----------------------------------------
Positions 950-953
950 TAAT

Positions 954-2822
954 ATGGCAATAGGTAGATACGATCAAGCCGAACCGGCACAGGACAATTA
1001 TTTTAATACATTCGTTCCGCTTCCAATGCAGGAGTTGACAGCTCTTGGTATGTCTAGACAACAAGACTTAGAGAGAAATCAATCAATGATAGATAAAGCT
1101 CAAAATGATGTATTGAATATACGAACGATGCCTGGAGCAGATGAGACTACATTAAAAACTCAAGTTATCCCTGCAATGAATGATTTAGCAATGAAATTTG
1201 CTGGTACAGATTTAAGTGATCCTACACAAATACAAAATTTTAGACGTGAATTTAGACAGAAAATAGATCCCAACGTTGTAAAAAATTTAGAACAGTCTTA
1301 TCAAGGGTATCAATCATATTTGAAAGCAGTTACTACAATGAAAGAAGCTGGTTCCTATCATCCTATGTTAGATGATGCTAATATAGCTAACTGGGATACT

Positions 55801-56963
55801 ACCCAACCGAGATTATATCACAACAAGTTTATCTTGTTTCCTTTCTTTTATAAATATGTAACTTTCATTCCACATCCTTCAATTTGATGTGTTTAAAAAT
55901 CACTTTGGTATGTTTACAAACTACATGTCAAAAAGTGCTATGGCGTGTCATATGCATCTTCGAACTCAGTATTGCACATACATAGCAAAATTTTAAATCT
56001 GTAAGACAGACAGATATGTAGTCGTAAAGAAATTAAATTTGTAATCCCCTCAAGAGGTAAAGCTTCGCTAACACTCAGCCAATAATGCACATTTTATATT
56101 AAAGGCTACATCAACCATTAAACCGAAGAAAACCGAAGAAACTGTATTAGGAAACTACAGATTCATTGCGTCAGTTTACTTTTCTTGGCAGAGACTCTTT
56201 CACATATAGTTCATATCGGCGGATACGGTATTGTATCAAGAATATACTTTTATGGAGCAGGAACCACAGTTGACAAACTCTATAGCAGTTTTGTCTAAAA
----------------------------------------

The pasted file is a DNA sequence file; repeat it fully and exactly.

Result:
Positions 950-953
950 TAAT

Positions 954-2822
954 ATGGCAATAGGTAGATACGATCAAGCCGAACCGGCACAGGACAATTA
1001 TTTTAATACATTCGTTCCGCTTCCAATGCAGGAGTTGACAGCTCTTGGTATGTCTAGACAACAAGACTTAGAGAGAAATCAATCAATGATAGATAAAGCT
1101 CAAAATGATGTATTGAATATACGAACGATGCCTGGAGCAGATGAGACTACATTAAAAACTCAAGTTATCCCTGCAATGAATGATTTAGCAATGAAATTTG
1201 CTGGTACAGATTTAAGTGATCCTACACAAATACAAAATTTTAGACGTGAATTTAGACAGAAAATAGATCCCAACGTTGTAAAAAATTTAGAACAGTCTTA
1301 TCAAGGGTATCAATCATATTTGAAAGCAGTTACTACAATGAAAGAAGCTGGTTCCTATCATCCTATGTTAGATGATGCTAATATAGCTAACTGGGATACT

Positions 55801-56963
55801 ACCCAACCGAGATTATATCACAACAAGTTTATCTTGTTTCCTTTCTTTTATAAATATGTAACTTTCATTCCACATCCTTCAATTTGATGTGTTTAAAAAT
55901 CACTTTGGTATGTTTACAAACTACATGTCAAAAAGTGCTATGGCGTGTCATATGCATCTTCGAACTCAGTATTGCACATACATAGCAAAATTTTAAATCT
56001 GTAAGACAGACAGATATGTAGTCGTAAAGAAATTAAATTTGTAATCCCCTCAAGAGGTAAAGCTTCGCTAACACTCAGCCAATAATGCACATTTTATATT
56101 AAAGGCTACATCAACCATTAAACCGAAGAAAACCGAAGAAACTGTATTAGGAAACTACAGATTCATTGCGTCAGTTTACTTTTCTTGGCAGAGACTCTTT
56201 CACATATAGTTCATATCGGCGGATACGGTATTGTATCAAGAATATACTTTTATGGAGCAGGAACCACAGTTGACAAACTCTATAGCAGTTTTGTCTAAAA